Street Superintendent Jeff Beeler resigned from the city effective June 1 to take a position with the private sector.
Mayor Joe Thallemer made the announcement at Monday’s Common Council meeting. He said Beeler formalized it last week.
Thallemer said Beeler has done a fine job on the city streets during his time as superintendent. He talked about how Beeler has improved the street department and saved it money.
“It’s going to be hard to say bye to Jeff,” Thallemer said, noting Beeler was a God-fearing and family man. “We wish Jeff the best and wish him well.”
The city has started looking for Beeler’s replacement.
Beeler thanked everyone for giving him the opportunity, as well as the encouragement.
“The stuff our guys have been able to accomplish, I’ve been able to go and share at different conferences,” Beeler said, noting some of the work the Warsaw Street Department has done has been read about across the globe. “And that’s a really exciting thing to be a part of.”
He said it was sad and exciting to leave.
“I know that Warsaw, with the great support you guys are able to provide … whoever comes in will be able to continue on,” Beeler said.
Beeler has been with the department for about six years.
Councilman Mike Klondaris wished him the best, while Councilman Jerry Frush said, “I don’t know that anyone could do any better.”
Diane Quance and Cindy Dobbins, councilwomen, highlighted some things Beeler has done that made them appreciate his efforts.
Before his resignation announcement, Beeler gave an inventory report of all the city roads, with grades, as part of his Paser 2020 report to the Warsaw Common Council Monday night.
The purpose of the report is to give an accurate description of the city’s roads, using the Paser rating system. It rates each road segment from 1 to 10, with 10 being the best.
The street staff collected data on every road earlier this year.
Warsaw is responsible for over 102 miles of roadway, with some roads being three lanes. The city has one gravel road – West CR 300N – in its system but was excluded from the report.
Beeler reviewed some types of work the council may have seen over the last few years and talked about road funding.
The Paser rating average on the city’s streets have improved since 2015, he said. “I’m really proud of that.” He said his department is making Warsaw better and appreciated the support of the mayor and Common Council for their part in helping roads get better.
Dobbins gave Beeler and his department kudos and said it was amazing what they achieved in a short amount of time.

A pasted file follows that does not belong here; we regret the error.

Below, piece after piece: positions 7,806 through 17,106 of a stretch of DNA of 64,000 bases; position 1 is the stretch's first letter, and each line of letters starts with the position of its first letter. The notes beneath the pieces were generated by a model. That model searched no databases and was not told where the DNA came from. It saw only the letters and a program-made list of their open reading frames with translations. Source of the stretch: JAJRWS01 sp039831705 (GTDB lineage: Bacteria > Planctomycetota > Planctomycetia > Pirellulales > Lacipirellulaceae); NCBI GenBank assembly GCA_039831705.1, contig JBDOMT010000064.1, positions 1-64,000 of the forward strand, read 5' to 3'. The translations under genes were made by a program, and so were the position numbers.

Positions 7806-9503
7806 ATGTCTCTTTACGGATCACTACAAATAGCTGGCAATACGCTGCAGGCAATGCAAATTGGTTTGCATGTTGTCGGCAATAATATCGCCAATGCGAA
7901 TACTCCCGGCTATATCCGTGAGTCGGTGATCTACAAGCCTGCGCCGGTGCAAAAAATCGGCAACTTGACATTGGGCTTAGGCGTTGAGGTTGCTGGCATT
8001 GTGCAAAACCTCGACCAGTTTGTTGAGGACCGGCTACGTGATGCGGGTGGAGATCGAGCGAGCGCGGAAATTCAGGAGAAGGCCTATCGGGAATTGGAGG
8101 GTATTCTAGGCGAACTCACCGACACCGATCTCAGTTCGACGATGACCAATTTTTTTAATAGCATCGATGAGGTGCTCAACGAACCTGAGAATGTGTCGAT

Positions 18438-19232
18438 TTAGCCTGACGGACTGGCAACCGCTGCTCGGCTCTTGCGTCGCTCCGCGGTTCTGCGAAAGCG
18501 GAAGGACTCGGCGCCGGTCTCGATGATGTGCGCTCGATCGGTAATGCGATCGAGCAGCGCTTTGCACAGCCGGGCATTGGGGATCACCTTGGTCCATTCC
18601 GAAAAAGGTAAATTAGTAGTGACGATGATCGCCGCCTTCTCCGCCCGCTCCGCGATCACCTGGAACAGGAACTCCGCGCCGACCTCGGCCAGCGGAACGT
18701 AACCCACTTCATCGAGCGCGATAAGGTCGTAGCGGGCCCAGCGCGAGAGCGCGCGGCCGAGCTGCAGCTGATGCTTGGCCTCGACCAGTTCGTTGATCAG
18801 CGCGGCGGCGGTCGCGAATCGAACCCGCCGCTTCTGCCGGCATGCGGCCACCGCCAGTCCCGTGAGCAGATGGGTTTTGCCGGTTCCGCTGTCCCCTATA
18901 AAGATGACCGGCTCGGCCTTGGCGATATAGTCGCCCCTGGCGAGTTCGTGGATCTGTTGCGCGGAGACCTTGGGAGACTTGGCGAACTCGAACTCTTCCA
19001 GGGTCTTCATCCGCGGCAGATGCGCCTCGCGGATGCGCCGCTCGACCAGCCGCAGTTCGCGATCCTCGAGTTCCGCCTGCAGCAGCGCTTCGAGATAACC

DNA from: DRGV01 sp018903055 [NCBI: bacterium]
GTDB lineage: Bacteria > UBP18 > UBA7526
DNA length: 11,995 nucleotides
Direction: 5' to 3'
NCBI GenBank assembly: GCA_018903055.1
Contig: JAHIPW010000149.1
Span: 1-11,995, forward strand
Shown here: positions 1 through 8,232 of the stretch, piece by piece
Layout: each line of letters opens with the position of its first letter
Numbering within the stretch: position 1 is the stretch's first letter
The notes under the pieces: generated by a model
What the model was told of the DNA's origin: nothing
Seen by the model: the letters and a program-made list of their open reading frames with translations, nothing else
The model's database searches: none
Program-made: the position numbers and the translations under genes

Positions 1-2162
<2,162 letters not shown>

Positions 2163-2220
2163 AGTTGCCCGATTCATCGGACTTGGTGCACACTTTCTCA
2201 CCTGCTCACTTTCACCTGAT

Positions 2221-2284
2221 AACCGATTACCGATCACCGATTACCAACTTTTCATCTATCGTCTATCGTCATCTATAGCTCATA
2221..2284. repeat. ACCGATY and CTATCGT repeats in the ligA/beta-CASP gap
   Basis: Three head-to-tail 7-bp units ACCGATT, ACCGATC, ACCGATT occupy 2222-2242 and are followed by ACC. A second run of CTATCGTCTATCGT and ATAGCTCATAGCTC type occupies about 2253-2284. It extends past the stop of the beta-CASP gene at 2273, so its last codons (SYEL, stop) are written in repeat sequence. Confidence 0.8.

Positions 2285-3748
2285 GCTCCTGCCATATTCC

The council also approved a memorandum of understanding with Nextremity Solutions, which also was approved by the Redevelopment Commission at its 4 p.m. meeting Monday.
City Planner Jeremy Skinner said the Redevelopment will purchase $250,000 in equipment for Nextremity, while the city will provide a five-year loan from the Economic Development Income Tax Fund for that equipment. The structure of the loan agreement is not yet written, but the MOU gives an outline of it. The funds from Redevelopment for the equipment are coming from the Northern TIF District, he said.
Nextremity is consolidating into the Tech Park shell building on Polk Drive, adding improvements and more jobs.
“The exciting thing for us is being able to occupy that second shell building,” Skinner said.
Thallemer said with Nextremity’s expansion plans and to go into manufacturing, this creates a perfect tenant for the shell building. He said the city doesn’t want the Tech Park, it wants companies like Banner Medical and Nextremity.
The livestream video of the meeting to the public then cut off at 8 p.m., an hour into the approximately 90-minute meeting. Local media had to run over to city hall to catch the remaining portion of the meeting.
Nextremity Chief Financial Officer Dan Stichter said, “Our desire would be to have the building in the state that would allow for partial occupancy and manufacturing potentially by the end of the year. And then, as Jeremy mentioned earlier, there’s a significant amount of office space to be finished internally in the building. That would likely not be finished until early ’21, potentially April time frame, when the remainder of the business would be able to locate there.”
He said ideally, by year’s end, there will be parts being made out of the building.
Council President Jack Wilhite said, “I think this is a very unique and great opportunity for Warsaw. I’m very excited about it. … I’m very much in favor of this.”
Klondaris said, “I was just sitting here, thinking, how many other communities wish they were in our situation. Here we are in the middle of a pandemic and we have the foresight, the cooperation, the willingness and we’re just so fortunate. It’s amazing how fortunate we are.”
Skinner said the equipment purchase process will probably start in late summer this year.
In other business, the council:
• Approved tax abatement continuations for Banner Medical, Milestone and Torrent.
• Approved an ordinance to make it easier to move around the city hall parking spaces.
• Approved transferring all the funds remaining in the Eastern TIF Fund to the Northern TIF Fund. Last year was the final year for the Eastern TIF Fund budget.